Income redistribution

Income inequality has a profound impact not only on individuals’ and families’ living conditions and their health status, but also on societies as a whole by threatening social cohesion, curbing economic growth and weakening trust in institutions. Most OECD member countries have adopted a mixture of public policies to reduce income inequality in society and its long-term effect on economic progress. These include social protection and insurance systems financed through a combination of cash transfers and progressive income taxes. They have also used specific fiscal stimulus packages to boost demand and cushion poorer households from the impact of crises such as the COVID-19 pandemic. These measures, aimed at addressing income inequality by redistributing income between rich and poor, but also between generations, could also provide support to age groups in greater need. Finally, other elements, such as wealth taxation, could also increase the effectiveness of redistributive policies (Kuypers et al., 2021).

In 2018, average income inequality among the working-age population of OECD countries, as measured by the Gini coefficient, was 0.41 before taxes and transfers, and 0.31 after government intervention in the form of taxes and transfers (on a scale where 0 represents perfect equality and 1 perfect inequality). Redistribution levels are the highest in countries with consolidated welfare states, such as Ireland (39% difference in Gini before and after taxes and transfers), Belgium (38%) and Finland (36%). At the other end of the spectrum, Chile (5%) has the lowest level of income redistribution after government intervention (Figure 13.7).

Among OECD countries with available information, the Gini coefficient after taxes and transfers remained practically unchanged between 2012 and 2018. However, the average hides significant changes in some countries. For example, inequality fell significantly in Estonia (6.5 points), Greece (3.2) and Portugal (2.8), while it increased slightly in Switzerland (1.7 points), Denmark (1.6) and Finland (1.5) (Figure 13.8).

In 2018, 11.2% of the population in OECD countries could be considered poor in terms of relative income poverty after taxes and transfers. The figures range from over 17% in the United States and Latvia to less than 6% in Iceland. Between 2012 and 2018 relative income poverty increased the most in Latvia (4.2 p.p.) Germany (2 p.p.) and the Netherlands (1.4 p.p.) while it decreased most significantly in Greece (2.8 p.p.), Portugal (2.6 p.p.) and Mexico (2.30 p.p.) (Figure 13.9).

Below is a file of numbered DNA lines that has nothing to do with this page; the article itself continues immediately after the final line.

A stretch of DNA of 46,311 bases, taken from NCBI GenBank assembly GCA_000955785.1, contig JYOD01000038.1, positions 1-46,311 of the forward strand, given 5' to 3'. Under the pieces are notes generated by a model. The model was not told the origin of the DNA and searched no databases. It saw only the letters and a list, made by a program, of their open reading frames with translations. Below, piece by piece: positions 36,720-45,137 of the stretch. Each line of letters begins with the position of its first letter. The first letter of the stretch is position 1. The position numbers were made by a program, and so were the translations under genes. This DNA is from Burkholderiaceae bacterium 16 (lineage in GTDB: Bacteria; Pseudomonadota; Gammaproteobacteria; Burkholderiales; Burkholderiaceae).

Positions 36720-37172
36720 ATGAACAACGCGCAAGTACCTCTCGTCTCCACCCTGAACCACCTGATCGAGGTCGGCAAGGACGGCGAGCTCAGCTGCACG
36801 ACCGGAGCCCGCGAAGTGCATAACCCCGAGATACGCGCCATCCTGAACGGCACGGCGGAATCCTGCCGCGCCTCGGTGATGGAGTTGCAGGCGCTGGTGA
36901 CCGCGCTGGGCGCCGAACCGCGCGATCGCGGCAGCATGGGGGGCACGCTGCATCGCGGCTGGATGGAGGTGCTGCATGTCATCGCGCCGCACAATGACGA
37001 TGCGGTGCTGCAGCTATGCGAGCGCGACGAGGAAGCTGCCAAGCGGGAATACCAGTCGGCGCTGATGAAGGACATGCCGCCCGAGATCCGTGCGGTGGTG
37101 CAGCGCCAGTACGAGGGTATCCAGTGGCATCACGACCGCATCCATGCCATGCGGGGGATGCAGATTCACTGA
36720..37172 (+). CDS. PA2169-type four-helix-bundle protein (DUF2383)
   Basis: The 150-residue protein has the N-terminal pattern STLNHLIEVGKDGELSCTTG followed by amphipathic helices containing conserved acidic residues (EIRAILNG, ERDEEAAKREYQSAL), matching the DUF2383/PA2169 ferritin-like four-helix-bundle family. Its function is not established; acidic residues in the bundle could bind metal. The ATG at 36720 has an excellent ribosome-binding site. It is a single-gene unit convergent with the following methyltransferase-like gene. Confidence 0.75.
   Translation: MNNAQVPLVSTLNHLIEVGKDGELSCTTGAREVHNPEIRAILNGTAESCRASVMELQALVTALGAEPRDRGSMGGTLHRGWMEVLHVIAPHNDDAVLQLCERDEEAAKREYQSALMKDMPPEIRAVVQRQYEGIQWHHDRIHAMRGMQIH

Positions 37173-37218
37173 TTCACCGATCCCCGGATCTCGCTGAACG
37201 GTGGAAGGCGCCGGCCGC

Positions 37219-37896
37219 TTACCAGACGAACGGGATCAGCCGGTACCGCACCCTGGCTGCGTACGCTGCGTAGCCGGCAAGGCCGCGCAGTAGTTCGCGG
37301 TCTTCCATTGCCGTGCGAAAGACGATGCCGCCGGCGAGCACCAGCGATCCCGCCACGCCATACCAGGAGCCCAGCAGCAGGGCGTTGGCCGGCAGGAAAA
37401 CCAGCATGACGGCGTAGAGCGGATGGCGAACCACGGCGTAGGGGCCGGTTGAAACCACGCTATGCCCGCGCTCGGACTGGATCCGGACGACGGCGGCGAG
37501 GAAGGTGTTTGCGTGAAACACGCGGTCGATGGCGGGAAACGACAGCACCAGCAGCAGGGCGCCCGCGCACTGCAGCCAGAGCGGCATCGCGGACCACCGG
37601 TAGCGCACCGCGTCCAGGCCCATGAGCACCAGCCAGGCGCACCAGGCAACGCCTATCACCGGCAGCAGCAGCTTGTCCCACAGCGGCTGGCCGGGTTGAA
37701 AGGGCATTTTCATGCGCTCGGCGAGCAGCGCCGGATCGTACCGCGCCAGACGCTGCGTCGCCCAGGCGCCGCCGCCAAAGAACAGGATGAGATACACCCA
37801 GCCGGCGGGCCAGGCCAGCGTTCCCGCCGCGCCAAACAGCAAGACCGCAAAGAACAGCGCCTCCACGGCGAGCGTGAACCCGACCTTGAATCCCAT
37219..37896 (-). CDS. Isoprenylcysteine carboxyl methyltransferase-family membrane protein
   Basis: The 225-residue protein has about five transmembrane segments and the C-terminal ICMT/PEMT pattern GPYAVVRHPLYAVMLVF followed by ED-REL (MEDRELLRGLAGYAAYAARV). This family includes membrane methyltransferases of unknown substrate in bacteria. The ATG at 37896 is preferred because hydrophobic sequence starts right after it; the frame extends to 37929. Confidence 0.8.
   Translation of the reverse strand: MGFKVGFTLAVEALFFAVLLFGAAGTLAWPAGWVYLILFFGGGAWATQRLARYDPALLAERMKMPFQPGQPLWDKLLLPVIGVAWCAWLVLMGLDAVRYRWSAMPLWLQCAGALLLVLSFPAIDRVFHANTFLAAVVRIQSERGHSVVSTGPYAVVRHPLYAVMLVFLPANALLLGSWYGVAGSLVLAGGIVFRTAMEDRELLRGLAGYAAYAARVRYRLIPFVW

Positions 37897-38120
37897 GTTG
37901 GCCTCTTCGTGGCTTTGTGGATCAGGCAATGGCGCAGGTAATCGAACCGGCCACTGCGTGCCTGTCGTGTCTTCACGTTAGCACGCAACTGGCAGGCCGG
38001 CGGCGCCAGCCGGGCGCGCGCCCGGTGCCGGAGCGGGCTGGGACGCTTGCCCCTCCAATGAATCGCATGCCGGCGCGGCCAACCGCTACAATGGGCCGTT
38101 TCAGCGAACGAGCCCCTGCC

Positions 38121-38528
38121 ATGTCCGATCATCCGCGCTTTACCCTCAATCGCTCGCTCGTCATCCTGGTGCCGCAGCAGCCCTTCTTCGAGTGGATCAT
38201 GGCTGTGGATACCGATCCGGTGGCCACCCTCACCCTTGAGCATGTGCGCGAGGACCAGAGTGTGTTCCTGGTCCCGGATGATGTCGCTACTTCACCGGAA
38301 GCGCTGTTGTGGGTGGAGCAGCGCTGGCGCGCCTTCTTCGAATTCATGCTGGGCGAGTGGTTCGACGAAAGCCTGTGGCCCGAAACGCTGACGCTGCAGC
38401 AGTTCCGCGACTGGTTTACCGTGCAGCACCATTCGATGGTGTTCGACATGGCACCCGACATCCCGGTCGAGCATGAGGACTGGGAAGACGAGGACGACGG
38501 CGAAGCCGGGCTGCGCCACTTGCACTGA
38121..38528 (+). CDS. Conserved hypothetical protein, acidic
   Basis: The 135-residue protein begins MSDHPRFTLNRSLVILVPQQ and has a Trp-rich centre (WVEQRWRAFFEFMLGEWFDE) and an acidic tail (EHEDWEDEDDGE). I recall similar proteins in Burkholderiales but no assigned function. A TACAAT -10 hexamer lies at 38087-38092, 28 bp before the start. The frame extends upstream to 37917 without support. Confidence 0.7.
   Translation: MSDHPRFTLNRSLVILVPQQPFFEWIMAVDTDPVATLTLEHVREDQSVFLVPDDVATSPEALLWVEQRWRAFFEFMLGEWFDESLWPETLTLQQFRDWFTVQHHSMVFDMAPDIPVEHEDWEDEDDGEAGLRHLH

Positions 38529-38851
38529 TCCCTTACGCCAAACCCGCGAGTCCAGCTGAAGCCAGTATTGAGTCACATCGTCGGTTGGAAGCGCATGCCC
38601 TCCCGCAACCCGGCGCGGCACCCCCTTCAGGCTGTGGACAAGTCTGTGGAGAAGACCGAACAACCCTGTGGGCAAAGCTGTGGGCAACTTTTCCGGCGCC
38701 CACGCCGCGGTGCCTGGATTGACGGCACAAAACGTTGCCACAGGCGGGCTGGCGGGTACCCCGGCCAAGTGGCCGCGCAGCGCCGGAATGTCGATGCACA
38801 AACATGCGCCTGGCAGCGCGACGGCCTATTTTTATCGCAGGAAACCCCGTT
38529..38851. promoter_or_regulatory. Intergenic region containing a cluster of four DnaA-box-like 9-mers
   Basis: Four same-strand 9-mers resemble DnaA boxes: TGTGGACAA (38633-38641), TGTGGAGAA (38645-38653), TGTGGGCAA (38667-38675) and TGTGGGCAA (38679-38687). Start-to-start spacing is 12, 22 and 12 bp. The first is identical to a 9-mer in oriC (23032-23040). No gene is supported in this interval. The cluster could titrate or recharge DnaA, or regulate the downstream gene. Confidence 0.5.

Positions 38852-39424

Further reading

Kuypers, S., F. Figari and G. Verbist (2021), “Redistribution from a joint income-wealth perspective: Results from 16 European OECD countries”, OECD Social, Employment and Migration Working Papers, No. 257, OECD Publishing, Paris,

Causa, O., J. Browne and A. Vindics (2019), “Income redistribution across OECD countries: Main findings and policy implications”, OECD Economic Policy Papers, No. 23, OECD Publishing, Paris,

OECD (2016), “Income inequality remains high in the face of weak recovery”, Income Inequality Update, November 2016,

Figure notes

13.7. Countries are ranked from the highest to the lowest difference before and after taxes. All Gini coefficients are based on the 2012 new income definition and are for the working-age population, disregarding the effect of public pension schemes. Data for Chile, Denmark, Germany, Hungary, Ireland, Iceland, Switzerland and the United States are for 2017 rather than 2018. Data for the Netherlands and Russia are for 2016 rather than 2018. Data for Costa Rica are for 2019 rather than 2018.

13.8. Data for Chile, Estonia, Sweden and the United States are for 2013 rather than 2012. Data for Russia are for 2011 rather than 2012.

13.9. Data for Chile, Denmark, Germany, Hungary, Iceland, Ireland, Italy, Switzerland and the United States are for 2017 rather than 2018. Data for Mexico, the Netherlands and Romania are for 2016 rather than 2018.

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